5 Easy and Fun Ways Parents Can Build Phonological Awareness for their Child

5 easy and fun ways parents can build phonological awareness

Is Phonological Awareness for parents or for schools to worry about?

I will show you why it’s important for parents to think about Phonological Awareness as well as teachers. I’ll also give you lots of easy and fun ideas for ways that you can support and build this crucial skill with your child.

What is the difference between ‘Phonics’ and ‘Phonological Awareness’… and why should you care?

I wonder how familiar you are with these terms, and more importantly, what they actually mean for your child’s achievement in reading.  Are these terms for the teachers to worry about? Or what if there were some easy ways for as a parent to also understand phonological awareness and more importantly, to support your child to develop skills in this area?

PHONICS is about mapping speech sounds to letters. This is often the first thing we think about when we want to start teaching our child to read and write- drilling them in the ABCs until they know it inside out will sort that, right?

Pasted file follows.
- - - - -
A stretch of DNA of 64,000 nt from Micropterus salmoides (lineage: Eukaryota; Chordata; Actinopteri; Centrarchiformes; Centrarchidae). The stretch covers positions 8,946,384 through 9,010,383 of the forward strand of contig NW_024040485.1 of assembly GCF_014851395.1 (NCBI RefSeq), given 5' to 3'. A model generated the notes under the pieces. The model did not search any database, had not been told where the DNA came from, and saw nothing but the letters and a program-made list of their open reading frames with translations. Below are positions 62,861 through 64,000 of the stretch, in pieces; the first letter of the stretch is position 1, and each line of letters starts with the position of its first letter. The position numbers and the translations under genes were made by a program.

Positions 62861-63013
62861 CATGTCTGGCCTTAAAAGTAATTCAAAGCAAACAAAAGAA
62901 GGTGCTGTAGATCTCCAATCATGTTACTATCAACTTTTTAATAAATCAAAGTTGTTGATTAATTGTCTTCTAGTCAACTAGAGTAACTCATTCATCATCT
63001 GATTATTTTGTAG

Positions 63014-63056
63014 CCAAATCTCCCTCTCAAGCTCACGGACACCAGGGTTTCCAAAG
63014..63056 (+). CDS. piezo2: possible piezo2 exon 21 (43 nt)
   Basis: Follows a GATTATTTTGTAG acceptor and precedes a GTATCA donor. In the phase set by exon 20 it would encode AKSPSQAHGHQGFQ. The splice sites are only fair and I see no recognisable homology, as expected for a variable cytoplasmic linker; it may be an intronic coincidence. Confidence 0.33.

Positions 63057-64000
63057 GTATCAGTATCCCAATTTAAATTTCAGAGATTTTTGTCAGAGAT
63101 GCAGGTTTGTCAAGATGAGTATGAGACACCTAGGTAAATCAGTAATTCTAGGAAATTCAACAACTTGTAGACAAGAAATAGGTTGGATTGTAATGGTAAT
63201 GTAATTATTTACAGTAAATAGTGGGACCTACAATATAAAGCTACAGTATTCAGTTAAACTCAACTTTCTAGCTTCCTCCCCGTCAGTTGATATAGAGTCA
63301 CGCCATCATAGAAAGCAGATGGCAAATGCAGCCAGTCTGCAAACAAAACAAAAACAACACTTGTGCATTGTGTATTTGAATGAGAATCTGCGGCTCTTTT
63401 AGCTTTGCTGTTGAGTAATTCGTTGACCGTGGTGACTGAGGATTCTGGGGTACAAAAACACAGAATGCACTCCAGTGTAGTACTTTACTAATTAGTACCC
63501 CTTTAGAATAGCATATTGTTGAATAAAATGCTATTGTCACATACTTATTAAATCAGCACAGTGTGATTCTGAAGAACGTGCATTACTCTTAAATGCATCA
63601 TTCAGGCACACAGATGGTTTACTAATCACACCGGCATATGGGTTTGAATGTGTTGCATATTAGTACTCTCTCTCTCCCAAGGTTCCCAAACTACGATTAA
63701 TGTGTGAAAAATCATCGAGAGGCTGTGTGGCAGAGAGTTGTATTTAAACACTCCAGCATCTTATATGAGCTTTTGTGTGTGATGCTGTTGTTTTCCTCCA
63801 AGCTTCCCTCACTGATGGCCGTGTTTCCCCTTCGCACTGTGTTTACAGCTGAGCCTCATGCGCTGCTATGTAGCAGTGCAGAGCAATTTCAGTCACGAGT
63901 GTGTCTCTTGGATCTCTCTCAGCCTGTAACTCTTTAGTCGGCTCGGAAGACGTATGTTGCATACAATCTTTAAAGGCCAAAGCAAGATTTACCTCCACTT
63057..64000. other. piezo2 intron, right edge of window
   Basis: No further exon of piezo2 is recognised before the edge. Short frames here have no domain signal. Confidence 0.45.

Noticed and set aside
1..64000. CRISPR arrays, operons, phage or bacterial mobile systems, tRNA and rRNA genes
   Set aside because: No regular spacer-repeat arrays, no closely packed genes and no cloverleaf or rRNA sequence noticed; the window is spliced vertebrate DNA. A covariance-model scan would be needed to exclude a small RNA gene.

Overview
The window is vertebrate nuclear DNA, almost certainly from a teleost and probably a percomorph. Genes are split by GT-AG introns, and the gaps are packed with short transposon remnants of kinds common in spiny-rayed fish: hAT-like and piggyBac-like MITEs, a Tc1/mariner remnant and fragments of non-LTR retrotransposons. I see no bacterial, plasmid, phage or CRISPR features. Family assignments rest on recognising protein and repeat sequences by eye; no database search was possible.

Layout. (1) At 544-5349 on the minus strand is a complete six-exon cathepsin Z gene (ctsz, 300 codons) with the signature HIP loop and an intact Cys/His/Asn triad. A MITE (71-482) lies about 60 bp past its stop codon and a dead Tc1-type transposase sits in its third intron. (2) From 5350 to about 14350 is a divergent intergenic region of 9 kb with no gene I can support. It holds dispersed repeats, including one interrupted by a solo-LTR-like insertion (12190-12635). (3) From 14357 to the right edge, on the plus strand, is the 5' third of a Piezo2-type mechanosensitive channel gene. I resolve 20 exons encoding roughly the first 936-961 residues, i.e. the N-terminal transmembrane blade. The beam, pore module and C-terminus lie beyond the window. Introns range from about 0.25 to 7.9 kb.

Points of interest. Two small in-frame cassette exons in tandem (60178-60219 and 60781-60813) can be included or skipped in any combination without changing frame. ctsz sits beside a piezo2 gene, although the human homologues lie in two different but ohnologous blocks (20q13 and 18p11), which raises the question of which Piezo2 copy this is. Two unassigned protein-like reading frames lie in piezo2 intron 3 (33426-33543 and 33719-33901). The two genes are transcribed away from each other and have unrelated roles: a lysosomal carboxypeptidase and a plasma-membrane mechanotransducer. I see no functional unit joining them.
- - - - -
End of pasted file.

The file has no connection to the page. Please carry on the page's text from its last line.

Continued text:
It is important to know the names of the letters, and even better to know the sound the letter actually makes, but there is still so much more that children must develop to have the skills they need for literacy.

PHONOLOGICAL AWARENESS is a broad term for the skills that are required to understand and be able to manipulate the sound patterns of language.

Some of the specific skills include:

  • Being able to detect rhyming words
  • Ability to segment words into syllables
  • Being able to identify the letters of the alphabet and their sounds
  • Knowing the letters that words begin and end with
  • Being able to recognize blended sounds
  • Being able to manipulate sounds in words by adding, substituting or deleting letters

Phonological Awareness has been well documented as one of the most powerful predictors of early literacy.

phonological awareness for parents

Phonological Awareness in School

A study by Carson et al shows that just a short amount of phonological awareness intervention in the classroom has a positive impact on young children (both for children with and without a language disorder).